It wasn’t until I started using the diamond stones that I started getting the results I wanted. I can now get a very sharp edge on my chisels and knives in a matter of minutes. I don’t use guides, and although I’m still not as fast as I’d like to be without risk of destoying the squareness of the blade, I can get the sharpening done and back to my project in no time.
It seems this subject could be toiled over and analysed ad nauseum in some cases: micro-bevels, perfect angles, this system, that system, but in honesty, with just three diamond stones and a bit of leather, I’m good to go for the next few years. All with no mess and very little maintenance.15 May 2014 at 11:56 am #57151
Thanks again, everybody. Sounds like there’s a learning curve to using a diamond stone…especially if one is already used to the wet stone method. Maybe since I haven’t done any sharpening yet I will find “the groove” quicker since I won’t have to change any habits. Can’t wait to receive my new EZE-LAP diamond stone and start in on my plane iron and cheap chisels.21 May 2014 at 3:20 pm #57337
One of the things I noticed and I know someone mentioned in an earlier blog is that when new, the diamond stones seem to have some residue. The first few times I used them, it felt like they were leaving these marks on the chisels. I wish I could remember which blog to point you to.
Anyway, don’t be discouraged by that when used at first. I’ve noticed that in the last weeks while sharpening, my chisels are looking better and there’s way less of that residue on the diamond plates.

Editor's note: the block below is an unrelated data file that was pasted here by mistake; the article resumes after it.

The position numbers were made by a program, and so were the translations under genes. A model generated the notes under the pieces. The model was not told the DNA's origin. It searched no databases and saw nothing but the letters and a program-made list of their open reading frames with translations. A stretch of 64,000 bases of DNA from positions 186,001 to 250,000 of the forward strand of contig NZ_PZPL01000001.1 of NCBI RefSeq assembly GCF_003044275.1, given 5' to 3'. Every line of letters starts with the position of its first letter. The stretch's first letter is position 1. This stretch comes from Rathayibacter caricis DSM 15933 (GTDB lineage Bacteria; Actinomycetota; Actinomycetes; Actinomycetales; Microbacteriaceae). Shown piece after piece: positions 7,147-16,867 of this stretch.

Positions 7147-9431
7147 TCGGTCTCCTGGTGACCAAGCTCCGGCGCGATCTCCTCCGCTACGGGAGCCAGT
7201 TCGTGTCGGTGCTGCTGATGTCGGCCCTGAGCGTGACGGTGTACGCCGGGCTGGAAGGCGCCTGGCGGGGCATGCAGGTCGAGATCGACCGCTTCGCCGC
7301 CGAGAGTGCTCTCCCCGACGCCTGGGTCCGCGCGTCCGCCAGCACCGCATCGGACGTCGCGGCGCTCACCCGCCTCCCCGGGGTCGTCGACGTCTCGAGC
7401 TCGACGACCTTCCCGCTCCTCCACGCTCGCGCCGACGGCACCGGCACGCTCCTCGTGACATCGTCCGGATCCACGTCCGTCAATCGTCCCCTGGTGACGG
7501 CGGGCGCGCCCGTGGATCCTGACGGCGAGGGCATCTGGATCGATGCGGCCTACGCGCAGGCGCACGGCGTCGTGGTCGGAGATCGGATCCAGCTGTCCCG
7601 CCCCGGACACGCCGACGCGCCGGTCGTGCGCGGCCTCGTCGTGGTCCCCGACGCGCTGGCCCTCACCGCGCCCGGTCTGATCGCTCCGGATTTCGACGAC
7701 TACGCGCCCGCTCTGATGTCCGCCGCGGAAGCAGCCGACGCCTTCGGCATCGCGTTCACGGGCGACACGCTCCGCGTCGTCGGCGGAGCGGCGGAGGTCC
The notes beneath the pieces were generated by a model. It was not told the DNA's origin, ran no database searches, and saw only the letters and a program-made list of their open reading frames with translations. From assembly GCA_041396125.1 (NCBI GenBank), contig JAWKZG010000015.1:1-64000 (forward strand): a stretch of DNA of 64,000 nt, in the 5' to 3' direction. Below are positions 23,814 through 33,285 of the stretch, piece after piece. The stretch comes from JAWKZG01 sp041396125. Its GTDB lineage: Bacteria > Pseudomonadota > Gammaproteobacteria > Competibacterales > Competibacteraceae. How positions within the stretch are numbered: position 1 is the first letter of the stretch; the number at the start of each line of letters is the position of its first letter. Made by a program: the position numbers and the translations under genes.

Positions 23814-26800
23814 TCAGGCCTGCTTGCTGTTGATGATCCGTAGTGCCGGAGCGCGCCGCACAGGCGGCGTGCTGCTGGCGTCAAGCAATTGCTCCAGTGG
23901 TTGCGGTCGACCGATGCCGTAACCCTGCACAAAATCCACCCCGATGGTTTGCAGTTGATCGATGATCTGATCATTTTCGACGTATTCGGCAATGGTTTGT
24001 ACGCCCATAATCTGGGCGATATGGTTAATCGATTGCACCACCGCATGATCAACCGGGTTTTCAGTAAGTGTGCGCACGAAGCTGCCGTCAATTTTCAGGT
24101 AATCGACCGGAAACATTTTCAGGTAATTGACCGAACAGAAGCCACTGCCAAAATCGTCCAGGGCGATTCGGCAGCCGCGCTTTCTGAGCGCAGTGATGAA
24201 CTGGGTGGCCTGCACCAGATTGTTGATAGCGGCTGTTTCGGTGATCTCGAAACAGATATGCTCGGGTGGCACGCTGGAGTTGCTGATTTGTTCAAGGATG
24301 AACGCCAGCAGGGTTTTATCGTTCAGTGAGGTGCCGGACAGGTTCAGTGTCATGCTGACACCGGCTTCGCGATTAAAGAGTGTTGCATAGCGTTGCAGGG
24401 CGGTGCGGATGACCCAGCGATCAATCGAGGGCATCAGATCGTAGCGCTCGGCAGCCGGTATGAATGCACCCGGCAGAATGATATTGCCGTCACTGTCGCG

P.S. I’m new to woodworking and so reading through many of the questions that come up here has helped with my own concerns and abilities to work on wood. I practice, and with each try I see improvement in technique..
Marilyn - Lehigh Valley, Eastern Pennsylvania - USA21 May 2014 at 3:39 pm #57339
I remember on the back of my EZE-LAP package they warned that a new stone would feel much coarser at first, and that with use, it would quickly “settle in” to how it should feel. I have a very old chisel that must have been used to destroy concrete or something. It was in very bad shape. Well, I decided to practice on it with my new fine stone before trying my good ones. I rubbed and rubbed and it finally began to get sharp. My new stone has “settled in” quite well now. It only took a few strokes to sharpen my newer cheap chisel. Looks like I’m on my way. EZE-LAP is a great product. Might make the super-fine my next addition.21 May 2014 at 3:53 pm #57344
Looking forward to my Superfine purchase as well. I made a diamond plate holder ala Paul Seller’s style and I have this empty slot carved out waiting for this last plate.
Marilyn - Lehigh Valley, Eastern Pennsylvania - USA21 May 2014 at 4:14 pm #57346
I made one too. I chiseled out a single rectangle in which my only 3×8 stone sits–right in the middle. I only have knife walls marking the other two spaces. How deep did you make yours, and do you plan to use an adhesive? Mine fits tightly, but it wouldn’t take much for it to fall out. I was thinking about using rubber cement or something like that. Something not so permanent.
Thanks21 May 2014 at 5:16 pm #57351
I used 2 sided carpet tape to hold them down. That’s working well. I used plywood. So what I did was cut several grooves with miter saw so that the rubber legs make contact with the board at the bottom of the groove. I cleaned out the corners of the grooves with chisels, which was a workout on plywood.I left the center section intact for each plate to touch the board. The plates sit nice and snug and the 2 sided tape holds them in place along the center of each plate.
With the 2 sided tape you can pry them off if you need to.
Marilyn - Lehigh Valley, Eastern Pennsylvania - USA21 May 2014 at 6:16 pm #57353Ron HarperParticipant
I too had a bunch of stuff before I encountered Paul. i now use 4 stones. Extra coarse diamond, coarse diamond, hard arkansas, and extra fine transcucent arkansas then strop. I use the extra coarse very rarely. Ifind that water stones do not work well with Paul’s honing method. It is my experience that very quickly I outgrew the need for a guide. The use of a guide is just enough hassle to discourage honing.